So, I will need to come back to this later - I have 6 spaces to fill oneday soon. But to all those I nominated, I love your blogs and the way you express individualality, cultural awareness, and literary interests. I challenge you to find 15 to pass this on to - or change to rules to 9!

Balmain & Camille

Friday Fun - Yesterday I took 1/2 day off work and caught the train to Sydney, then caught the ferry to Sydney's historical harbourside suburb Balmain. I wandered through the streets of sand stone cottages interspersed with modern architecture proudly contrasting the colonial era of the past. I meandered through trendy bookshops (oh oh), vintage clothing and designer label shops and had a lazy afternoon reading in a shady cafe courtyard. After enjoying my self thoroughly, I caught the ferry back to the city where I met my man for a champaigne and canapes prior to going to the Camille concert as part of the sydney festival.

Camille, French and tres entertaining, was energetic, ephervessant, creative and cosmo in every sense. While her style is probably a little avant guard for my everyday listening, I really liked what her band and she were able to do with voice, rope, sticky tape, wabble board and microphones.

Really was a great day out for me, ending with a few drinks and dessert at an inner city bar before my very capable partner drove the 2 hours home.

oh yeh - bookshop purchases included 2 for my 'lost in translation' challenge - H Murakami's 'Kafka on the Shore' (Japanese) and Slavenka Drakulic's 'Freda's Bed' (Croatian).

Sunday, January 18, 2009

Fire Sale

Hi All, Just a quick entry as it's a gorgeous day outside and I'm in the middle of stripping the paint of an old wooden clothes rack - aiming to recreate the provincial look! Anyway, I wanted to put the end to this book, which I've been very slow to finish. I have been so distracted by Murakami's books, and Audrey's story, that this detective story took the back seat over Christmas. Sarah Paretsky's Fire Sale is finished now. I'm not going to spend too much time reviewing it. It's about a female detective, a rich family, a poor community, and the rich controlling the local factory and supermarkets with little respect for those who need the work locally. I liked the plot, but the story took too long to unfold and there was too much detail in it for me.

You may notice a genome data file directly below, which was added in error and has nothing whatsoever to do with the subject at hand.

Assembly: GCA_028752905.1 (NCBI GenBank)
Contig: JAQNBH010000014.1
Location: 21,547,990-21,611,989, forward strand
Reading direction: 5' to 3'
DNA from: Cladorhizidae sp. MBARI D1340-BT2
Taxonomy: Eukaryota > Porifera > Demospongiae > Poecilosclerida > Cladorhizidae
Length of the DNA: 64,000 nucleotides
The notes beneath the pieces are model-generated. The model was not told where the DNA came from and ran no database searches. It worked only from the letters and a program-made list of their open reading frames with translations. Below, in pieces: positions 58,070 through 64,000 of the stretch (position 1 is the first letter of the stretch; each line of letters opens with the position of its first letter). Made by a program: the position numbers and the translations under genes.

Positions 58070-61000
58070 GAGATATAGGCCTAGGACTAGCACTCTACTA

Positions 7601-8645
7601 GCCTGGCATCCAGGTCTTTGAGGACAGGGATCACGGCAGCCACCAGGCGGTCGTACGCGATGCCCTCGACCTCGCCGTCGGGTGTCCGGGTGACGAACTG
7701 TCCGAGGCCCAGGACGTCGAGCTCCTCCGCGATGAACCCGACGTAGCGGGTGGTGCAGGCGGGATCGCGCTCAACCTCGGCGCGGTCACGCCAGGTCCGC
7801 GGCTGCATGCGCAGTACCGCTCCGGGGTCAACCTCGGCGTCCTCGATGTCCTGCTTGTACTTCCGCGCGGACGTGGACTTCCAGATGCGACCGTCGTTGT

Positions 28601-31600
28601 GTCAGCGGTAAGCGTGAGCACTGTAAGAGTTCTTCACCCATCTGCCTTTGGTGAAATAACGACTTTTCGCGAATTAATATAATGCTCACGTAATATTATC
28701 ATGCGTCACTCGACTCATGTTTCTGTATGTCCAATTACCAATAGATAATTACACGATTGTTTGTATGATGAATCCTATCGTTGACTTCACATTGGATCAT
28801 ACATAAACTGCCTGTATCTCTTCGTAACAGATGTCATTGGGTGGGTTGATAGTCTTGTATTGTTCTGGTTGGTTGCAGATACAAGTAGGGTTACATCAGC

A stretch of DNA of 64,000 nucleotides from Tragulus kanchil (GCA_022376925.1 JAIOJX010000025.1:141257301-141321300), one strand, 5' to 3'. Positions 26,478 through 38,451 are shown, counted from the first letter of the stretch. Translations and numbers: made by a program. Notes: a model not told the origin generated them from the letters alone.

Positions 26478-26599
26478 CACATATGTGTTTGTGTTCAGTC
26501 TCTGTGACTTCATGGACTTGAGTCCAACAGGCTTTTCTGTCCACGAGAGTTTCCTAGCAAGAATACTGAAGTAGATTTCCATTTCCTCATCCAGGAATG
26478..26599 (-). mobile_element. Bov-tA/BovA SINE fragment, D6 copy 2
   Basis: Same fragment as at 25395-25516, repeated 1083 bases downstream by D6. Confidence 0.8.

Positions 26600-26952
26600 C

Life is a little busy at present, so I promise to do my final Japanese Literature Challenge 2 review next week, plus I was recently awarded the PRIMO DARDOS award out of appreciation of the merits - culturally, literary and individually - of every blogger who expresses him/herself on his/her blog. I will devote an entry to this next week also. Thanks Dolce Bellezza!

Now my quote to ponder: from Lao Tzu
At the center of your being you have the answer,
you know who you are and you know what you want.

Sunday, January 11, 2009

Starting 2 New Challenges

After much consideration, I've decided to join these 2 challenges in particular (for now), although I will probably follow others involved in The World Citizen Challenge (which I think will cross over with Lost in Translation).

Operation Actually Read Bible is being hosted by Becky and has fairly open ended 'rules'. You choose which books of bible you want to read, and you set the time frames (or don't). I like these rules... SO, my challenge to self is
  • Read 4 books of the bible before end of July 2009 - Probably will be James, Mark, Ruth, and Hebrews
  • Read 1 chapter of one of those from my french bible...
  • Review the experience at the end.
Lost in Translation is being hosted by Frances of Nonsuchbook. The aim is to read six books in translation over the year (probably wont include the bible books, but they have been translated). What I like about this challenge is to opportunity to discover more of what I learnt during the Japanese Literature Challenge 2 - that there is so much to learn about different cultures. I haven't yet decided which books they'll be, but I will post about them when I've found them. I will try and choose 6 different languages of origin.